The Energy Performance of Buildings Directive – A significant challenge for homebuilders in the EU

In order to decarbonise the EU’s housing stock by 2050, the Energy Performance of Buildings Directive (EPBD) is setting ambitious targets for the construction and renovation of buildings across the member states. The directive, aiming for a zero-emission building (ZEB) standard by 2030, mandates a substantial reduction in primary energy use in residential buildings—16% by 2030 and 20-22% by 2035.

A ZEB is characterised by its high energy performance, minimal energy requirements, and near-zero on-site carbon emissions from fossil fuels. While these standards were initially more stringer, they have been moderated following consultations with the EU institutions, also thanks to Build Europe’s lobbying activities, which were important to reflect our developers’ and homebuilders’ concerns and doubts over economic and technical feasibility. Notably, in line with our requests and suggestions, the directive now excludes electric vehicle charging from a building's primary energy demand calculations, set up more realistic deadlines for ZEB, and introduces flexibility for member states to define their own ZEB criteria. However, this progressive legislation does not come without challenges. The construction sector is worried about the potential increase in housing prices due to these new environmental regulations. France's experience in 2020 serves as a cautionary tale, where similar policies led to a 7.4% rise in construction costs, excluding the impacts of inflation and other factors, culminating in a 30% increase over three years.

So, despite the fact that Build Europe was able to achieve some flexibility in the directive's final text, the EPBD poses a significant challenge for developers and homebuilders across the EU. National federations are urged to work closely with their governments to establish realistic thresholds for emissions and energy efficiency levels for ZEBs.

For this reason, Build Europe is committed to facilitating dialogue among its members, sharing best practices, and supporting national lobbying efforts and initiatives to ensure a balanced implementation of the directive. Recently, we provided our members with a presentation that summarises the main items included in the directive, so that they understand what are the main upcoming regulatory changes. In the coming months and years, we will hold regular webinars and meetings so that our member federations and companies can exchange information and suggestions, and assess the directive’s requirements to make sure that the national implementation is not too strict and detrimental for housing affordability.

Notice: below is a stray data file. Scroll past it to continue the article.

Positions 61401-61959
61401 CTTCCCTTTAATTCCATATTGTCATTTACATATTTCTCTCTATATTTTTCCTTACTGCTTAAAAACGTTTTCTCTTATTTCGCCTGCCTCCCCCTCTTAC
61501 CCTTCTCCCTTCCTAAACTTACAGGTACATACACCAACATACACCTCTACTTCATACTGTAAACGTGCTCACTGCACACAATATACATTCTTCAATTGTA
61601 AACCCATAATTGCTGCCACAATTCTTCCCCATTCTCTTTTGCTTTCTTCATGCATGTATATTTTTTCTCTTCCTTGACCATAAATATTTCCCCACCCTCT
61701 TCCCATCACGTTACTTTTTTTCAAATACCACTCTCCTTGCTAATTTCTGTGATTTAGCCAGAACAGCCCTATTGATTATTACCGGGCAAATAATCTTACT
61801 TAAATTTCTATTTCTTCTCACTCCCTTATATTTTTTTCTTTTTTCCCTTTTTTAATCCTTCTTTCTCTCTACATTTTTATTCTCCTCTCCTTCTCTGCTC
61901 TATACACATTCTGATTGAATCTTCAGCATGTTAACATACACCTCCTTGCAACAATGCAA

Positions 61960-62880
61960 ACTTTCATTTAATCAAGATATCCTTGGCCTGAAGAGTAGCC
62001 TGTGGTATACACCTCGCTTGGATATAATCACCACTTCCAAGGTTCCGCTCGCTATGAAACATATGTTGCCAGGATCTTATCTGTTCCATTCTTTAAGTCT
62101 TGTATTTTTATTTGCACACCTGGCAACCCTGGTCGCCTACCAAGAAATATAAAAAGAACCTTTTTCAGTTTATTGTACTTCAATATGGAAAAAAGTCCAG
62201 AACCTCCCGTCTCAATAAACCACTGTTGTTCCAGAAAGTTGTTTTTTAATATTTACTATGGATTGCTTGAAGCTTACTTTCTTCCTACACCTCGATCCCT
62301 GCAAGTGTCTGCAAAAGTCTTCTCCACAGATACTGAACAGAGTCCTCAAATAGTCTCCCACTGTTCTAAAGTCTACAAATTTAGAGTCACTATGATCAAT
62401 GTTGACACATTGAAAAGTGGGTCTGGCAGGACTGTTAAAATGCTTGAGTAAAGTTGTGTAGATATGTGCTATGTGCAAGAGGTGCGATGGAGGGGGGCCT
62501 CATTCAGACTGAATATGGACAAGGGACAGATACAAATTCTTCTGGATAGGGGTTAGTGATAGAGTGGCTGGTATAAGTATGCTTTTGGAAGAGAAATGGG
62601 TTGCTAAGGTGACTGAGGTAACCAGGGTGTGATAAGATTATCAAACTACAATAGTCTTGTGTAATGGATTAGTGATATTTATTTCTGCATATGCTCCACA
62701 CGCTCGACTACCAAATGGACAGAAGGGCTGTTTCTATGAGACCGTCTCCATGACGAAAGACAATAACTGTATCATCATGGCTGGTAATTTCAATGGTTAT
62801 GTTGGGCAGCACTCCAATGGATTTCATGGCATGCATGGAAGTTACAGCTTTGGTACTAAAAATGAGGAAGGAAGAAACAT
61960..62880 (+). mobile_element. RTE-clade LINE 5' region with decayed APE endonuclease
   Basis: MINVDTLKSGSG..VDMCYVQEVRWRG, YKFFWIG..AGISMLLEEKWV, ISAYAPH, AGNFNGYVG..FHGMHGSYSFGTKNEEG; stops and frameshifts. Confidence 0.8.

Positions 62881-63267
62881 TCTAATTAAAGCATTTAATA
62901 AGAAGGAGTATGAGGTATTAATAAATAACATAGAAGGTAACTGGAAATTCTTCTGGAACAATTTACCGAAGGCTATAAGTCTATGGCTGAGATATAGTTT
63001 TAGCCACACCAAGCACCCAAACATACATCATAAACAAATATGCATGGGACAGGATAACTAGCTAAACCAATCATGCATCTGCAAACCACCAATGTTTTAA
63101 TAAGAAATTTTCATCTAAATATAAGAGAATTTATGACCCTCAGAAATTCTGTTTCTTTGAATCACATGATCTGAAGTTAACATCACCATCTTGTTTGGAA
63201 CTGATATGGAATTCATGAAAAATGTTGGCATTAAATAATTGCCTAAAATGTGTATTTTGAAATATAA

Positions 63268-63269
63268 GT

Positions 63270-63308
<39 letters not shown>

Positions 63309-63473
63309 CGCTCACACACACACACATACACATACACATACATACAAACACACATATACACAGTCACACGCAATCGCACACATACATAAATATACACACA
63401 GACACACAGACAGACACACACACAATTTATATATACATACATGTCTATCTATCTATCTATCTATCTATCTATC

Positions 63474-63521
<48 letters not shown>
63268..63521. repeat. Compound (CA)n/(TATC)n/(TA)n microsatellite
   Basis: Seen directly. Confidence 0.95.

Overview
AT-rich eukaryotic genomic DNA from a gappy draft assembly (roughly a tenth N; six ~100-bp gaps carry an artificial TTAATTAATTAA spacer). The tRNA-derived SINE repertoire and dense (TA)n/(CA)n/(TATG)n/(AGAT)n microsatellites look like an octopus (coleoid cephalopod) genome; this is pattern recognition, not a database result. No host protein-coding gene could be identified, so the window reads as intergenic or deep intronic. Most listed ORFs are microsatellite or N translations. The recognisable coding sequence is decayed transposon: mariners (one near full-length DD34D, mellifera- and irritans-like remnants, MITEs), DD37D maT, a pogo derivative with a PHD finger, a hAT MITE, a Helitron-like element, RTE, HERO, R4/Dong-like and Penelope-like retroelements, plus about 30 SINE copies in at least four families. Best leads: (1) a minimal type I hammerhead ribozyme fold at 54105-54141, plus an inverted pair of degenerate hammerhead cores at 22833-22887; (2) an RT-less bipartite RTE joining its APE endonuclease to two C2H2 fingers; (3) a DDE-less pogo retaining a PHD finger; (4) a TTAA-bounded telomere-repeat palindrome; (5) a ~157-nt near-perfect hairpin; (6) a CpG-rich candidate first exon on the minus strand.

Furthermore, Build Europe has recently had a discussion with MEP Ciarán Cuffe, the EPBD rapporteur at the European Parliament, which represented an important opportunity for our sector to share concerns over the directive’s impact on the housing market and highlight the need for both financial and non-financial EU support to restore and preserve housing affordability. While the directive aligns with the broader goal of decarbonisation, the importance of housing as a social and economic cornerstone in the EU cannot be overlooked. Build Europe therefore advocates for more supportive measures to facilitate new constructions, including reducing administrative burdens, increasing financing, and reduce taxes for first-time buyers and builders.

As Europe moves forward with its green agenda, the housing and construction sectors‘ role in achieving these environmental goals is undeniable. It is important to remind policy-makers that developers and homebuilders are the ones who will make our housing stock zero emission, but this objective can’t be done at the expenses of EU citizens aspiring to access decent housing at affordable prices. Housing affordability and decarbonisation must go hand in hand and be mutually reinforcing.